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Hoffmann, R. A wiki for the life sciences where authorship matters. Nature Genetics (2008)

Characterization of the endocannabinoid system in early human pregnancy.

In recent years, it has been demonstrated that high circulating levels of the endogenous cannabinoid anandamide, resulting from low expression of its metabolizing enzyme fatty acid amide hydrolase (FAAH), may contribute to spontaneous miscarriage and poor outcome in women undergoing in vitro fertilization. The site of action of this compound, however, has not been determined. In this study, we examined the distribution of the cannabinoid receptors, CB1 and CB2, and the endocannabinoid-metabolizing enzyme FAAH in first trimester human placenta. Here, we show that FAAH is expressed throughout the human first trimester placenta, in extravillous trophoblast columns, villous cytotrophoblasts, syncytiotrophoblasts, and macrophages. Furthermore, FAAH mRNA levels appear to be regulated during gestation, with levels peaking at 11 wk before declining again. The immune system-associated cannabinoid CB2 receptors were localized only to placental macrophages. Interestingly, the cannabinoid receptor CB1 was not identified in first trimester placenta despite having previously been shown to be present in placental tissues at term. These findings suggest that the placenta may form a barrier preventing maternal-fetal transfer of anandamide and/or modulate local levels of anandamide by regulation of FAAH expression with gestation.[1]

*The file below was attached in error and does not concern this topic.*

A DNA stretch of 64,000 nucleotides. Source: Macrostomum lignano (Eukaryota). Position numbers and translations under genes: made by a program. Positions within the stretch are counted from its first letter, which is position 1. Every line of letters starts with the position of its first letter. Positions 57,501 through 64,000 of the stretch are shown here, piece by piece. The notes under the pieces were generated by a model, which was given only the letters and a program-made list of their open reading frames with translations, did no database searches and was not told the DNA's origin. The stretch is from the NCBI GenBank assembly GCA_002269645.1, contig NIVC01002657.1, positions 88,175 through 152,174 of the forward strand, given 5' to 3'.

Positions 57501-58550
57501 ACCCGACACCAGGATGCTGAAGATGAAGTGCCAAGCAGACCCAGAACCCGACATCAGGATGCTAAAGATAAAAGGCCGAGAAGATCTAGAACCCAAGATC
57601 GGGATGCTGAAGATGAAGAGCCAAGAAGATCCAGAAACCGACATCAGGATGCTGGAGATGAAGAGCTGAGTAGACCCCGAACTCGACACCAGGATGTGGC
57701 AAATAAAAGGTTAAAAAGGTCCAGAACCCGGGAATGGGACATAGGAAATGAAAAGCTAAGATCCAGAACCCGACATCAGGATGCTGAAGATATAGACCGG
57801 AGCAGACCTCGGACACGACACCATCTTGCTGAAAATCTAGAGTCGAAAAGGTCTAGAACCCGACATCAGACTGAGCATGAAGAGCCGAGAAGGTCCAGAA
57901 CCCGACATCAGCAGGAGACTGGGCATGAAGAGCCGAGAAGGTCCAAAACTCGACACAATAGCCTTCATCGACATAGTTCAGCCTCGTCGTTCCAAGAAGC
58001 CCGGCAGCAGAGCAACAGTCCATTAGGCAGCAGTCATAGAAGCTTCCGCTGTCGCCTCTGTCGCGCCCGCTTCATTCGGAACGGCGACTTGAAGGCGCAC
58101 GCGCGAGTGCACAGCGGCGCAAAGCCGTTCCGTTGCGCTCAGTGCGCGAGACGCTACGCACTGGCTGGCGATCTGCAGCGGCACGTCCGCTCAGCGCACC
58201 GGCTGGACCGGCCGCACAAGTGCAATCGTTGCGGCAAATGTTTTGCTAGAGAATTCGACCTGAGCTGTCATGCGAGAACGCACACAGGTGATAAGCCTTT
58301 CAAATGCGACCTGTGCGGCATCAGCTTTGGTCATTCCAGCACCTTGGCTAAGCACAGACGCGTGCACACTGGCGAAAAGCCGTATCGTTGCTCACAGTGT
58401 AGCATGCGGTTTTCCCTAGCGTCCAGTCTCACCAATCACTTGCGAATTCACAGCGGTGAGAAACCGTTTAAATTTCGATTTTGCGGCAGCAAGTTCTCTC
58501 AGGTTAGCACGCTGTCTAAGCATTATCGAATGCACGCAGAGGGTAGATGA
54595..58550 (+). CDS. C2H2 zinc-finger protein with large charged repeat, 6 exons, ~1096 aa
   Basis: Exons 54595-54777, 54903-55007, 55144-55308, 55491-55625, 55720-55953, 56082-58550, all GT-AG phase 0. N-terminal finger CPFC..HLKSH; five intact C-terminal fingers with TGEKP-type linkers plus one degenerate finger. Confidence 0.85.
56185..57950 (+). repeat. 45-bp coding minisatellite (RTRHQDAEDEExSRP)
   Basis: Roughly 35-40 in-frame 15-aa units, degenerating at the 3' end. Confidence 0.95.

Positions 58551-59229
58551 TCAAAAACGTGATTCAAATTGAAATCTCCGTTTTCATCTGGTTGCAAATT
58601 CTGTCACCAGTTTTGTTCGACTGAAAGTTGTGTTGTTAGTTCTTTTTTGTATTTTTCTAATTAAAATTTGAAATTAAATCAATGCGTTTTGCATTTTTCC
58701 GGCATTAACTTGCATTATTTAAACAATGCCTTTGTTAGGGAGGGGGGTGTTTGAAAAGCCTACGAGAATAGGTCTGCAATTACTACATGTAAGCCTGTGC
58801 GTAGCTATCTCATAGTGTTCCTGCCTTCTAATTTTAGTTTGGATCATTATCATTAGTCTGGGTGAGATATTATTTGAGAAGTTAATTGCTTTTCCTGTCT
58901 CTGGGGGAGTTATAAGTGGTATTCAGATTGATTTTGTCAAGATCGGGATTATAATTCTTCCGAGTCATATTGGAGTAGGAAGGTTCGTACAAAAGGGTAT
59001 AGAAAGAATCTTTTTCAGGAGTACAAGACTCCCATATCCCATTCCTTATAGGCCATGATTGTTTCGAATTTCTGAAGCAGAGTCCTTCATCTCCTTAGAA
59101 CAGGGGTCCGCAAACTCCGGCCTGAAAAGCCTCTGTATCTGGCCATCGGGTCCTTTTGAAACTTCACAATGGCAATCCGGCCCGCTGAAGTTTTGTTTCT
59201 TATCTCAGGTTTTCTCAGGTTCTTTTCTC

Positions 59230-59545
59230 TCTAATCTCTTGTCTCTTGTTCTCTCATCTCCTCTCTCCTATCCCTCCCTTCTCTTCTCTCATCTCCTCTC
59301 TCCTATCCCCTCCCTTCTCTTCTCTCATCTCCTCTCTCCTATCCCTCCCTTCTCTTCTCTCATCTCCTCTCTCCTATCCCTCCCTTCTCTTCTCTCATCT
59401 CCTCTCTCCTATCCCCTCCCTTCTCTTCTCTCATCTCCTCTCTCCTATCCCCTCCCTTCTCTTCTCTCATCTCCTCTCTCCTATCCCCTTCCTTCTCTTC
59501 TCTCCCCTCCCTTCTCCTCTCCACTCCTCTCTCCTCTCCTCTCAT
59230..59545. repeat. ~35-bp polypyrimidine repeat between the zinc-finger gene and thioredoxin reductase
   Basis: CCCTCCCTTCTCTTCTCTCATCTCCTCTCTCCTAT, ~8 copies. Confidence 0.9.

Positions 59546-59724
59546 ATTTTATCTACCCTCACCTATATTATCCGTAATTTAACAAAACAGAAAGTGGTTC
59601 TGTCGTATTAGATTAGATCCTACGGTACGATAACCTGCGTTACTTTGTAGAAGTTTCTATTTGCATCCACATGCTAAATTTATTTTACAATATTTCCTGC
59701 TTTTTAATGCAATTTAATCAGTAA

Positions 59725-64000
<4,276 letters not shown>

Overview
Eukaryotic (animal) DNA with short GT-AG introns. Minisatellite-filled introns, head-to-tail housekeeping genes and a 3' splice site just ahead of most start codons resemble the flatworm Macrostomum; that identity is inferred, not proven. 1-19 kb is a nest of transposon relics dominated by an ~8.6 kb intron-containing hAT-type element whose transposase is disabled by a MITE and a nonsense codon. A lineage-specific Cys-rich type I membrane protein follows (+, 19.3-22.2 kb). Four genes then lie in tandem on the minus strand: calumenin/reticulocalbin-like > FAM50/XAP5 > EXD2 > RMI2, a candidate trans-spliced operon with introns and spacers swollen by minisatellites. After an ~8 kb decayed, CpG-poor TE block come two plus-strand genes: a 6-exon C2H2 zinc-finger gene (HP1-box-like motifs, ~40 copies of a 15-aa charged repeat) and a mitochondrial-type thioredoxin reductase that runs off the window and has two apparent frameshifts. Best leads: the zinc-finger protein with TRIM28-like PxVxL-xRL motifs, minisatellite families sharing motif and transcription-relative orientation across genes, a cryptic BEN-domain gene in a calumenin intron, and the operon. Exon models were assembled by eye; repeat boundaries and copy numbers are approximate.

1. Characterization of the endocannabinoid system in early human pregnancy. Helliwell, R.J., Chamley, L.W., Blake-Palmer, K., Mitchell, M.D., Wu, J., Kearn, C.S., Glass, M. J. Clin. Endocrinol. Metab. (2004) [Pubmed]
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